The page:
It has become fashionable to claim that the nation state has lost its place. Globalization, it is said, means that nations can no longer control their own affairs. They must join with others, as in the European Union or ASEAN or Mercosur, and they must increasingly rely on global institutions like the United Nations, the World Bank, and the World Trade Organization.
But such a view is risky. Indeed, on closer inspection, it proves to be dubious, when not simply wrong. The nation state, with both its strengths and weaknesses, is alive and well.
To begin with its strengths, the nation state remains the only political space in which the constitution of liberty thrives. The democratic credentials of organizations like the EU are doubtful, and entirely absent in the case of the UN and other world institutions. Moreover, despite the frequent search for new identities, European or Latin American or otherwise, and despite many references to a new cosmopolitanism, or even a “world civil society,” most people feel at home in their own country – the nation state of which they are citizens.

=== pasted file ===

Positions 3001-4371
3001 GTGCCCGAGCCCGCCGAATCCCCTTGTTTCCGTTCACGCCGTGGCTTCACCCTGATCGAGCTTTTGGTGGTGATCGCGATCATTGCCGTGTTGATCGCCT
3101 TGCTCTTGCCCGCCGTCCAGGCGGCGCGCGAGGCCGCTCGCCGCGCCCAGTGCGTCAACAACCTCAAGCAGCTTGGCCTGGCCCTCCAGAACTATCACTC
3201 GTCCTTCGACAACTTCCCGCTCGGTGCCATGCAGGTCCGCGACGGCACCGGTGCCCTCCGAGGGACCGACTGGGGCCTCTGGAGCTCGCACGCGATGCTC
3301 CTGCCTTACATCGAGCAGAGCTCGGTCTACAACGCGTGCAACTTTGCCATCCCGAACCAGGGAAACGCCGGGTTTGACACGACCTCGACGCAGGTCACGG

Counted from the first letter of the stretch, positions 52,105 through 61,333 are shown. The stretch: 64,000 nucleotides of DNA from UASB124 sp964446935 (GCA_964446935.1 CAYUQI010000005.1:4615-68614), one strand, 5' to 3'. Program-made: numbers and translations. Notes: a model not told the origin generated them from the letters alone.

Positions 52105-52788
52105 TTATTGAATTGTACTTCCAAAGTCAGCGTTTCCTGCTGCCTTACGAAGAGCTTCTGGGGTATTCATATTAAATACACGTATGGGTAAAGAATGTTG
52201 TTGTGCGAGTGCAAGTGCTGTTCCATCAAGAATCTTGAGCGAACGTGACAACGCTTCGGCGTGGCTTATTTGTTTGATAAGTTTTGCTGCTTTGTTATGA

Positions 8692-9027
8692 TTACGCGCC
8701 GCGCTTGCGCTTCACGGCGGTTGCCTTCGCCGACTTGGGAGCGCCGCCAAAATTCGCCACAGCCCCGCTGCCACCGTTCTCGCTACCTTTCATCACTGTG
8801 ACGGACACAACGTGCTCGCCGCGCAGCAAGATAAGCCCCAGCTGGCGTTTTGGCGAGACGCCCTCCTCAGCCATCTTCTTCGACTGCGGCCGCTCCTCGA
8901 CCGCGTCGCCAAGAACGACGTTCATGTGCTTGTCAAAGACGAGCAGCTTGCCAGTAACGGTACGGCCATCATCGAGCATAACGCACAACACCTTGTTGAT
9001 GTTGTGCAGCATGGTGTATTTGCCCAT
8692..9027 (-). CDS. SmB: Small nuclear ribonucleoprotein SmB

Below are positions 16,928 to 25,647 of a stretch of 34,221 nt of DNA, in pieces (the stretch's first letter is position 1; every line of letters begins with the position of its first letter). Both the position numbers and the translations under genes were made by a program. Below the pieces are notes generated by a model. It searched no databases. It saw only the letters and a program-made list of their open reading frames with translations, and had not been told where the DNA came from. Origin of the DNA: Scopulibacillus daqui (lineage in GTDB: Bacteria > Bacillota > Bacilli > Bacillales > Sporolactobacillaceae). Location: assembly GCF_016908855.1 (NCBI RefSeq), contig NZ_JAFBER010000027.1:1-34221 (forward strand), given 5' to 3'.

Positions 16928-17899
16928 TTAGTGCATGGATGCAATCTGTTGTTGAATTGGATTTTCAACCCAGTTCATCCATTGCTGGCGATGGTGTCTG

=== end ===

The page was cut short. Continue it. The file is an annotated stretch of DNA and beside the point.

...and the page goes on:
Migration is generally migration to other countries. Many countries are currently debating the integration of migrants. What does it take to be British or German or American? Such debates about immigration make sense only if we recognize that citizenship is defined by and for nations.